Quantcast
top of page
  • Writer's pictureBlack Believers

2024 Tax Relief Act: A Unifying Force for Pro-Life, Pro-Family Policies



The passage of meaningful and bipartisan legislation is becoming a rarity in Congress, especially when it aligns with a pro-life and pro-family agenda. The Tax Relief for American Workers and Families Act of 2024 stands as a notable exception.


Under the leadership of Chairman Jason Smith, the House Ways and Means Committee gave its overwhelming endorsement to the bill, garnering support from every Republican and all but three Democrats. Speaker Johnson also deserves praise for swiftly bringing the bill to the floor, where it secured a commanding approval with a vote of 357-70 in late January. The bill now sits before the Senate, where its future remains uncertain.


This legislation has garnered backing from a diverse array of organizations that typically do not align, such as the National Association of Evangelicals, the National Council of Churches, the United States Conference of Catholic Bishops, the National Latino Evangelical Coalition, the National Hispanic Pastors Association, Sojourners, Students for Life, and Concerned Women for America, to name a few.


The consensus among these groups is clear: American families, grappling with the escalating costs of child-rearing, require support, and parents committed to the upbringing of their families should be recognized as invaluable assets to the nation. H.R. 7024 aims to enhance the child tax credit for over 60 million American children, offering significant benefits particularly to low-income households and those with multiple children—those who are in the greatest need of assistance. The National Association of Evangelicals emphasizes the inherent value of every human life, from conception to death, as a reflection of the divine image, urging us to protect the most vulnerable among us, including the unborn, young children, and the impoverished. Evangelicals manifest these beliefs through robust family life, foster and adoptive parenting, support for pregnancy resource centers, and charitable donations, among other actions.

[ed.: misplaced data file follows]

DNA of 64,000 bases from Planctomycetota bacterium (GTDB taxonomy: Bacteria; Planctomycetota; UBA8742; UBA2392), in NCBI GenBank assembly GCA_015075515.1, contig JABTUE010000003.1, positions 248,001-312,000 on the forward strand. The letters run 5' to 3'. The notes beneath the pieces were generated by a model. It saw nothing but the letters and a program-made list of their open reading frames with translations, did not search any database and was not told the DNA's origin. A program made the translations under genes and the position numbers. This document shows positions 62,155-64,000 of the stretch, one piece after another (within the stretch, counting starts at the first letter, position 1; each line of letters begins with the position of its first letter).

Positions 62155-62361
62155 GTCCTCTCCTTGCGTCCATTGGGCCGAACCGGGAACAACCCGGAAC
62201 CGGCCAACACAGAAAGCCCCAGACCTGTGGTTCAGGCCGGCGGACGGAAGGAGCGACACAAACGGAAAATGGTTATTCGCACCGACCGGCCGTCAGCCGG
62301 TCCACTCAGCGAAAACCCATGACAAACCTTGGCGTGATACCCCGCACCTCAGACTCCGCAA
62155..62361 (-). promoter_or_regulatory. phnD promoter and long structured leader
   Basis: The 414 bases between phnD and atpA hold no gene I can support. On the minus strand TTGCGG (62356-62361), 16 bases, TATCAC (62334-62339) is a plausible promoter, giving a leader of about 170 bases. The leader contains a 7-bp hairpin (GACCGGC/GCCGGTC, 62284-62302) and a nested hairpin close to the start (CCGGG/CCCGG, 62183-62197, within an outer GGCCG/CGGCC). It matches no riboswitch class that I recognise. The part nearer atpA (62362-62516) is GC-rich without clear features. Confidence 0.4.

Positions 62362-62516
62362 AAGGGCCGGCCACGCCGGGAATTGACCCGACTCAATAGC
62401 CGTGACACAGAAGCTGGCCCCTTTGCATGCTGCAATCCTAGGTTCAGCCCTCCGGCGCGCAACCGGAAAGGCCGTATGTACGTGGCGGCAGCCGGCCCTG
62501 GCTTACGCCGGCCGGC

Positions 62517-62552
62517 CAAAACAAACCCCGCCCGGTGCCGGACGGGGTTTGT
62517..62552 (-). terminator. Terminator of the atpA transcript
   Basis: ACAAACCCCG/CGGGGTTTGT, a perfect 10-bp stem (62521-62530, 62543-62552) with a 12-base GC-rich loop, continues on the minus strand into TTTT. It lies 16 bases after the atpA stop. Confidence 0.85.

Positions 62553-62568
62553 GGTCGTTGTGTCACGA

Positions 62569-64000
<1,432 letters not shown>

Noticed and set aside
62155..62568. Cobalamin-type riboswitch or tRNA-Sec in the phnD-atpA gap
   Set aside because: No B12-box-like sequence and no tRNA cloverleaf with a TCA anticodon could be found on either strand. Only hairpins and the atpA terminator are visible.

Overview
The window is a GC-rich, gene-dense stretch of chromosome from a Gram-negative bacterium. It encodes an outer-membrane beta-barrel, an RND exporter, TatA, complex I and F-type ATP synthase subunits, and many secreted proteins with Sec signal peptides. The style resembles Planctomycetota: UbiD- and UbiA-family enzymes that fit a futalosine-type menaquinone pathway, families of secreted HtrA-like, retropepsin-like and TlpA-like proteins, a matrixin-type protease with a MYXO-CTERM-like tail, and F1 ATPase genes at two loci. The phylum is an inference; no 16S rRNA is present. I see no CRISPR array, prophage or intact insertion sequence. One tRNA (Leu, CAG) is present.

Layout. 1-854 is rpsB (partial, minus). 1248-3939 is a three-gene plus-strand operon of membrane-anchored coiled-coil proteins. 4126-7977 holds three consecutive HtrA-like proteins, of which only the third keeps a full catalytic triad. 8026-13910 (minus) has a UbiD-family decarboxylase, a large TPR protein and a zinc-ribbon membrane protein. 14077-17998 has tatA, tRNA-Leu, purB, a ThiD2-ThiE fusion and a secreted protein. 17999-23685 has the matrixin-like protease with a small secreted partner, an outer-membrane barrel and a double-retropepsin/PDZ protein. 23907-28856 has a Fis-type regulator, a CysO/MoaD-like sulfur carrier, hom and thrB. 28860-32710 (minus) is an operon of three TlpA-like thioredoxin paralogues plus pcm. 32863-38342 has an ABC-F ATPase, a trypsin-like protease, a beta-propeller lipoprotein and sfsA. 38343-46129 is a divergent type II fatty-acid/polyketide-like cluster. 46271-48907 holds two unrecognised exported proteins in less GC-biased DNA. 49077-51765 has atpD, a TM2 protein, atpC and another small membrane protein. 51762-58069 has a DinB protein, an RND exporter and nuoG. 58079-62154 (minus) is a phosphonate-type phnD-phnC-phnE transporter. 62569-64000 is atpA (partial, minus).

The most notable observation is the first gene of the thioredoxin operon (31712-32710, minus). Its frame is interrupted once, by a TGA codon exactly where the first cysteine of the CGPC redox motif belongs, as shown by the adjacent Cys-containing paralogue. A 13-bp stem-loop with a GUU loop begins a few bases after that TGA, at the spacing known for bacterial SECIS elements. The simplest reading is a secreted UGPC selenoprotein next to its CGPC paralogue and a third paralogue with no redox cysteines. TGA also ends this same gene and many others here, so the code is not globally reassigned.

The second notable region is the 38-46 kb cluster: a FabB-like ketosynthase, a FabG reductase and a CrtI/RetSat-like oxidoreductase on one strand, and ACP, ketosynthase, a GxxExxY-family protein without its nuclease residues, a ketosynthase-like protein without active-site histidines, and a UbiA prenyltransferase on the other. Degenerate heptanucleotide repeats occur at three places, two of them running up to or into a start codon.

The expanded child tax credit reassures expectant parents that they are not alone in their parenting journey, negating the need for additional federal oversight and empowering parents to make the best decisions for their children's welfare without governmental intrusion. It also alleviates the financial strain on those who already contribute significantly to society. Some may express concern over potential disincentives to work due to the "look back" provision that bases eligibility on the previous year's income. However, anyone with parenting experience knows the intense labor and financial demands of raising children. The possibility of additional parental leave to foster crucial early bonds with their children might outweigh concerns over a temporary reduction in work due to a $2,000 tax credit.


As the bill advances to the Senate, where both Leader Schumer and Leader McConnell have shown support, it faces a chamber preoccupied with funding government operations, supporting allies, and enhancing immigration policies. Yet, this bipartisan effort to support children and families should not be overlooked amid these challenges.


Looking forward to 2025, there is hope for further enhancements to pro-life, pro-family tax policies, particularly through a significantly increased child tax credit and the universal charitable deduction advocated by Senators Coons and Lankford. Such policies not only encourage family formation and charitable giving but also bolster the non-profit sector crucial for thriving families and communities. Until then, the bipartisan package recently passed by the House represents an essential step toward more comprehensive reforms. The Senate is urged to act promptly in its approval.

2,744 views

Comments


bottom of page